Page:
I am like a literature sponge. When I read something I really enjoy I find myself absorbing the moods and attitudes of the characters, suddenly looking at everything in my own life and seeing a tint of fiction, the struggles or thoughts of the protagonists in my book manipulating my world view. This experience can be exciting, the opportunity to really engage in the mind-set of the characters or even author, but sometimes it can be disarming and almost disturbing.
It all depends on the book. Last week, I finished Gillian Flynn’s Dark Places. I absolutely loved Gone Girl and a friend had read Dark Places and recommended it to me several times, so I finally decided to get into it. Dark Places is the story of Libby Day whose mother and two sisters were murdered when she was seven years old, her brother going to jail for the crime. Obviously this was not a light-hearted book. Like Gone Girl it followed the dark story of violent crime, pulling the reader into graphic details of the gruesome murders and the unsettling events that led to them. Having book empathy with this novel caused a few problems for me. The story beings two decades after the murders, with Libby Day now a grown woman, still damaged and dealing with the trauma of her past. Libby’s attitude to the world around her is gruff, she struggles through life, barely existing off the dwindling fortune allotted to her in the aftermath of the murders. I found myself reading a chapter on the train, then watching my fellow commuters with suspicion. The darkness of Libby’s life both past and present began to mesh with my own day-to-day experience.
One of Flynn’s greatest talents as a writer is her ability to recreate the conflicted human psyche. No character in this story is the picture of mental health, no one is without their struggles. The way that Flynn characterizes these people allows you to truly enter their mindset, understand their stresses and the paths they follow. I found this particularly with Ben Day, Libby’s only remaining sibling who she testifies against after the murders when she is only seven years old. Ben’s story is hopeless. He’s a teenage boy wrapped up in things beyond his control, and all of his focalisation has this intense feel of desperation. Desperation to be accepted, to get away, to be someone else. These characters are deep, their problems escalated to dramatic proportions – Flynn creates these intense interludes into their lives that throw you off balance, make you re-evaluate everything you know so far.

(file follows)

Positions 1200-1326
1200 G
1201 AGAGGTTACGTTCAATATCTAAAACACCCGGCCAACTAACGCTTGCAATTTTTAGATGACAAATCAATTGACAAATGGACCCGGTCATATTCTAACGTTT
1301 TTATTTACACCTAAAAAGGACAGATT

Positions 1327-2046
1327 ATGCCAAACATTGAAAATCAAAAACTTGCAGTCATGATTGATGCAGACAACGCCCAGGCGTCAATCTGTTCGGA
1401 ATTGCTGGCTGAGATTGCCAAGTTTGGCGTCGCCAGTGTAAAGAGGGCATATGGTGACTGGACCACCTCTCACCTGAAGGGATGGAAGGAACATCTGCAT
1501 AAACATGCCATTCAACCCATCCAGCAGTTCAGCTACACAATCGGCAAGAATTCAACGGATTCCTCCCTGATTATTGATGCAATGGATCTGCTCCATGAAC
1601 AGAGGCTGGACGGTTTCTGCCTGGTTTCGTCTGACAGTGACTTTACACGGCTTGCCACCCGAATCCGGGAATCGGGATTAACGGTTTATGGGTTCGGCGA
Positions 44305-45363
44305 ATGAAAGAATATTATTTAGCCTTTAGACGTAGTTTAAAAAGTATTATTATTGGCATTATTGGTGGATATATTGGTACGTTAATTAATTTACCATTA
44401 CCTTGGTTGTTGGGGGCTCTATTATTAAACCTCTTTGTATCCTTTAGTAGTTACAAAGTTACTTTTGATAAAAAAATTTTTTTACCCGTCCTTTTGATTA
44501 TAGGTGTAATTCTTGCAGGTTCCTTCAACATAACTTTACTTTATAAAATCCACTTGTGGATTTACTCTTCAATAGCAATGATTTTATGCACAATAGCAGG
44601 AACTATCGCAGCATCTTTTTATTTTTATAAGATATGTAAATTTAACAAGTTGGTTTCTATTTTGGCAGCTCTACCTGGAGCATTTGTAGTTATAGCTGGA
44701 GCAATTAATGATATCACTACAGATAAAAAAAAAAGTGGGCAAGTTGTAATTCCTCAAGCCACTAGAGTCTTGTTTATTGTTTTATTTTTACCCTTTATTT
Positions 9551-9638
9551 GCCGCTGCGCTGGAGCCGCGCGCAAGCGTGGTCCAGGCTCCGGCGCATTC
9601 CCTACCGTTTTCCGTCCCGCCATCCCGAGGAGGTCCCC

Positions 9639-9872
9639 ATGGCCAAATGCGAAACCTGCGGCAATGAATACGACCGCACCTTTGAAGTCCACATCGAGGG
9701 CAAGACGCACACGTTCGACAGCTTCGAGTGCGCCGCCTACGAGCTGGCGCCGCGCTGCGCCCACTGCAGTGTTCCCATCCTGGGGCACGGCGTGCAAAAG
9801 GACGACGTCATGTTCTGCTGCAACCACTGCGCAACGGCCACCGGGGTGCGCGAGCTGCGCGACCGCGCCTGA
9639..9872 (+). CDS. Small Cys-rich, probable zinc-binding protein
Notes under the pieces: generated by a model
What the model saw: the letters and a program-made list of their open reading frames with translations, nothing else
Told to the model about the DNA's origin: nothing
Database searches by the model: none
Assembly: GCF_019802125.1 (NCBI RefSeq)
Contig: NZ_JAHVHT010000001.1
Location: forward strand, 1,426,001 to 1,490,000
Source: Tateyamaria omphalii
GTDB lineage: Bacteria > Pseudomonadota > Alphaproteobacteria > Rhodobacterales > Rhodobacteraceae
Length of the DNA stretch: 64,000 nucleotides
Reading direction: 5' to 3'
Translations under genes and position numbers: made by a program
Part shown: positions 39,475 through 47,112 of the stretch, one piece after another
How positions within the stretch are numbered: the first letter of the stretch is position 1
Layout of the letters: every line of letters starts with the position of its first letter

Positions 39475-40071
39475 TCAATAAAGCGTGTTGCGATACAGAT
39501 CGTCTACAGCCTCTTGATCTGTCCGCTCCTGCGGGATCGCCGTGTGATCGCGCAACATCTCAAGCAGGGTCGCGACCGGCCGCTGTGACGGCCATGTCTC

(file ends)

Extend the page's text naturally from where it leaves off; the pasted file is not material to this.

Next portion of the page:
I’ve always enjoyed mystery. I love trying to guess the twist before it happens. Flynn’s construction of this novel fed me tiny snippets of information, breaking apart the day the murders took place into bite-sized sections, slowly unravelling the truth of what really happened. After every chapter I’d formed a new theory, or had a new suspect. The book was filled with strange events, suspicious characters and unfortunate coincidences, and it only fuelled my desire to oust the killer. In the last 100 pages of the novel, I was unable to put it down, I was desperate to have my theories confirmed. That was what I loved about this book. Although it was no Gone Girl, Dark Places had a certain pull which gripped me, forced me to engage with the murders, with Libby’s difficult but lovable character, pushing me to find answers for this confusing crime.